Ensuring that power supplies in vintage hardware are reliable and safe is extremely important. If voltage regulation in the supply were to suddenly fail, or even slowly fail over time, this can cause damage to downstream components that may be much harder to replace than the power supply itself.
To that end, we’ve been working on restoring the power supply in our Dell Dimension XPS Pro200n. The power supply was in working order when the system was originally revived, but there were several issues present that we wanted to correct.
The PS-5201-1D power supply was originally manufactured by Lite-On. It produces a maximum output of 200W, and utilizes an AT-style motherboard connector for the 3.3V output that is specific to Dell models of this vintage. Lite-On produced power supplies for a number of PC manufacturers, and would tweak their designs based on the requirements. Interestingly, the 3.3V output of this version has a maximum output of 14 amps, which is higher than other PS-5201 variants.
It is only a matter of time before anyone involved in vintage hardware comes across a capacitor failure. Electrolytic capacitors have finite lives, and this is compounded by a glut of low-quality capacitors that have been installed in hardware for decades. Luckily, the power supply in the Pro200n did not suffer this fate, and we were pleased to see high quality Rubycon and United Chemi-Con capacitors throughout.
This system is nearly three decades old, and while the capacitors would likely function normally for the foreseeable future, it is sometimes a good idea to go ahead and replace them if the opportunity presents itself. Since we’re focused on preservation and longevity of our systems, it made sense to us in this case to push forward with a capacitor replacement.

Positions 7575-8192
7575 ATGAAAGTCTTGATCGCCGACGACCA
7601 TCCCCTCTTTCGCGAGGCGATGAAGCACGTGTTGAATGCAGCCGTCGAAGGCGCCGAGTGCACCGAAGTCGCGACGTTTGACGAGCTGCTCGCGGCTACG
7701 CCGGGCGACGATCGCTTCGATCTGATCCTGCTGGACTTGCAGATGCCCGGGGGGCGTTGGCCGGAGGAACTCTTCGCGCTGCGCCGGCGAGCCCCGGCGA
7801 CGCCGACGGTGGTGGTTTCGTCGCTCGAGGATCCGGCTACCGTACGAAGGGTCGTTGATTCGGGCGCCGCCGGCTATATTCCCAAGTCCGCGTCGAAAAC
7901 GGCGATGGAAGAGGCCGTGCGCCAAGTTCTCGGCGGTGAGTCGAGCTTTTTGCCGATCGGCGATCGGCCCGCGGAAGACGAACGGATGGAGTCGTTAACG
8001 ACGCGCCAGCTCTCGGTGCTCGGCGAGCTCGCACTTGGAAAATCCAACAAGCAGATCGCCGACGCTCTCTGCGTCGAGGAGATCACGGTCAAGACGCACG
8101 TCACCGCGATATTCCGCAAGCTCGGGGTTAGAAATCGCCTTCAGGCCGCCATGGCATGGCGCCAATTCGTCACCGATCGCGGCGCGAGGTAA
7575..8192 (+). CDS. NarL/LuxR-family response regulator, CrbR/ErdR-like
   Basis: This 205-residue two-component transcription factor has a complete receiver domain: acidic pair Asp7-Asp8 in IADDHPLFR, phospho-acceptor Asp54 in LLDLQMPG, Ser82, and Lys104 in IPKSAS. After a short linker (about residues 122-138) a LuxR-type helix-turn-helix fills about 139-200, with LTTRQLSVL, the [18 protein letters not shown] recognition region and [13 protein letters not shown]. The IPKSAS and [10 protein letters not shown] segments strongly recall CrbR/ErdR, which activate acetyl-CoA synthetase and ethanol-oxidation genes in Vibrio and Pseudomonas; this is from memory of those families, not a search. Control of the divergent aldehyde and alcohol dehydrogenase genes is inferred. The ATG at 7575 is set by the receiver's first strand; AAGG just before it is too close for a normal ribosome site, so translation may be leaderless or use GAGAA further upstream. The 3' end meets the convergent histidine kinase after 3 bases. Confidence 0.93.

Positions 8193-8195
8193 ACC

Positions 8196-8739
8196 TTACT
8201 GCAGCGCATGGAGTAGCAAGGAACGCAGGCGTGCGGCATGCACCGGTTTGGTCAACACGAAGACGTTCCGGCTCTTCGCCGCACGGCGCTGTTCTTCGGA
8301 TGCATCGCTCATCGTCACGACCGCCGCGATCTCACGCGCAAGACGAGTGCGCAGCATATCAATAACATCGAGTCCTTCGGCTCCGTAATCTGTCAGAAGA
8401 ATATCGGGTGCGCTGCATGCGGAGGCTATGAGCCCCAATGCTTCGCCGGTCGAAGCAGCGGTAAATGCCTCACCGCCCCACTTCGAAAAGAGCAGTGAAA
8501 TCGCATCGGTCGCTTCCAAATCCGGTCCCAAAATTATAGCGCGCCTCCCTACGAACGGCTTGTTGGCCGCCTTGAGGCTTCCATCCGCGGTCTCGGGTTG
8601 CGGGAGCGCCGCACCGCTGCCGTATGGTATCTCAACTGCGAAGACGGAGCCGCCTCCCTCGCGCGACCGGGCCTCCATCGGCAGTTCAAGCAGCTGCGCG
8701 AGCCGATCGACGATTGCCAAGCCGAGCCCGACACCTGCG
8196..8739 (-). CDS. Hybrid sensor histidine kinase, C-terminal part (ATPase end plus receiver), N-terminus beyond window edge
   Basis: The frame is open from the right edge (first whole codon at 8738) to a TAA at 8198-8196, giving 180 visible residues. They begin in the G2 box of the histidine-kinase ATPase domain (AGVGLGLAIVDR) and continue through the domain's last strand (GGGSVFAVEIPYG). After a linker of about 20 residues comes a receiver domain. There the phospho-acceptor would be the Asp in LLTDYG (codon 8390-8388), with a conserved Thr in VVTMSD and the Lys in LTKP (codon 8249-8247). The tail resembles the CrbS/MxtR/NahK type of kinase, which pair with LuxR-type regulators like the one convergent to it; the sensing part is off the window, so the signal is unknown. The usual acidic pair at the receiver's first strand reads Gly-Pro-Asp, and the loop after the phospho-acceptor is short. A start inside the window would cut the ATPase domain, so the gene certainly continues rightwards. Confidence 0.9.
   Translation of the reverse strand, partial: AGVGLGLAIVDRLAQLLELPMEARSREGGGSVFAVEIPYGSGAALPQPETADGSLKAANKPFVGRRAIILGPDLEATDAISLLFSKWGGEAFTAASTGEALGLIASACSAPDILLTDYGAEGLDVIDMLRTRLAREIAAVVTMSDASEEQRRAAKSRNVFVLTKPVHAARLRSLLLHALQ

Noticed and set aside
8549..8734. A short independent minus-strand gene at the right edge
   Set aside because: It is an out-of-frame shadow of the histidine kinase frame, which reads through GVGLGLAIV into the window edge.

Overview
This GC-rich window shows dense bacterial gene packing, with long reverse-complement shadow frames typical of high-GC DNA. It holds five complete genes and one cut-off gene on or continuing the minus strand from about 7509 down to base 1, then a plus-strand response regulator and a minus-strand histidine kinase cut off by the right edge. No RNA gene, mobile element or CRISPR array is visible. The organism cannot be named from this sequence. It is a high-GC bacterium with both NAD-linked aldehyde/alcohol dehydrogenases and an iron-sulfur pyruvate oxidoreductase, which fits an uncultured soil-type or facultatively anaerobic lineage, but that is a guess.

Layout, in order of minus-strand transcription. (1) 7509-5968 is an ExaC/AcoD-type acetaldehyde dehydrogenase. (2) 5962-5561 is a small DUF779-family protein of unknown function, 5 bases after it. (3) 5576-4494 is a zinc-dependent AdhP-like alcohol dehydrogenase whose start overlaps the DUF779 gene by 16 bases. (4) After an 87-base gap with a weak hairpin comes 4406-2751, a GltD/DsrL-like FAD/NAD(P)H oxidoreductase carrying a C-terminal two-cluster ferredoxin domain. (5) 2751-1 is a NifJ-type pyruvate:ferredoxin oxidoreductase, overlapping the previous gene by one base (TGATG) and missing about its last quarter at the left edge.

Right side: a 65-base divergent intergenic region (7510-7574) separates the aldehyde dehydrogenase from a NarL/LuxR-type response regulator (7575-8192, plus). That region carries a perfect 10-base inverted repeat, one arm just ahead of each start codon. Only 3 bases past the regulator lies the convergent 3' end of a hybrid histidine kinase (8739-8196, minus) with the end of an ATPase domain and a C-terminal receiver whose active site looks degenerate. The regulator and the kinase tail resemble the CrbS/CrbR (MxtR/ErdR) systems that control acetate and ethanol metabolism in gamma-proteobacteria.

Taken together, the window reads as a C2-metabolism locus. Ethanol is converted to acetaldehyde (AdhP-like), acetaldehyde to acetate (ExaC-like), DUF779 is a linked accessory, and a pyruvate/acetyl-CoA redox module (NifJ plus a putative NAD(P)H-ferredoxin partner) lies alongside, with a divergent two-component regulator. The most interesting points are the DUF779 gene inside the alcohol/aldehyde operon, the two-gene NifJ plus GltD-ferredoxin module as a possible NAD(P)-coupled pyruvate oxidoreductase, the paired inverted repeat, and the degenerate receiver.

Glue and more glue
An unfortunate trend in mass manufacturing of electronics during the 90s (and later) was the use of a staking compound meant to prevent vibrations and damage when units were shipped to all corners of the world. This was often in the form of a yellow glue. It performed its job without issue for years, but it is unfortunately hygroscopic. As it absorbs water, it discolors and can cause corrosion and even become conductive over time.
The PS-5201-1D had glue sprayed all over and seemingly in random spots. It was especially heavy at the board/wire outputs. This needed to go, and we stripped the board of almost all components to help clear out all the gunk. We used a combination of isopropyl alcohol (which only slightly softens it) combined with a generous amount of elbow grease to get it as clean as possible.
Before installing new components, we wanted to make sure the board went through our ultrasonic cleaning process to remove the years of dust and grime that had accumulated as well as remove the remnants of the glue.
The before (top) and after (bottom) is just what we’ve come to expect from ultrasonic cleaning. It did an outstanding job of cleaning the board up and getting it ready for the new capacitors and existing components.
Putting it all together
Any components that had a build-up of glue present were replaced. This was to ensure trouble-free operation for the next three decades (at least!) and so we don’t get any nasty surprises down the road. We also replaced the cooling fan as an identical new-in-box model was still available.
It is always interesting to see the march of advancement and miniaturization even in something as mundane and simple as a safety capacitor. These are essentially identical capacitors, but the one on the left is three decades older.
To install the new components, we used Kester 44 63/37 solder as usual. This is an easy-to-use leaded rosin flux solder that does not need to be cleaned after soldering.
Everything went smoothly with the component installation. We routed the cabling as close to original as possible. We powered up the supply, checked voltages, and everything is solid! Always a relief when work of this scale is performed. With that done, the power supply is ready to go back into our Pro200n!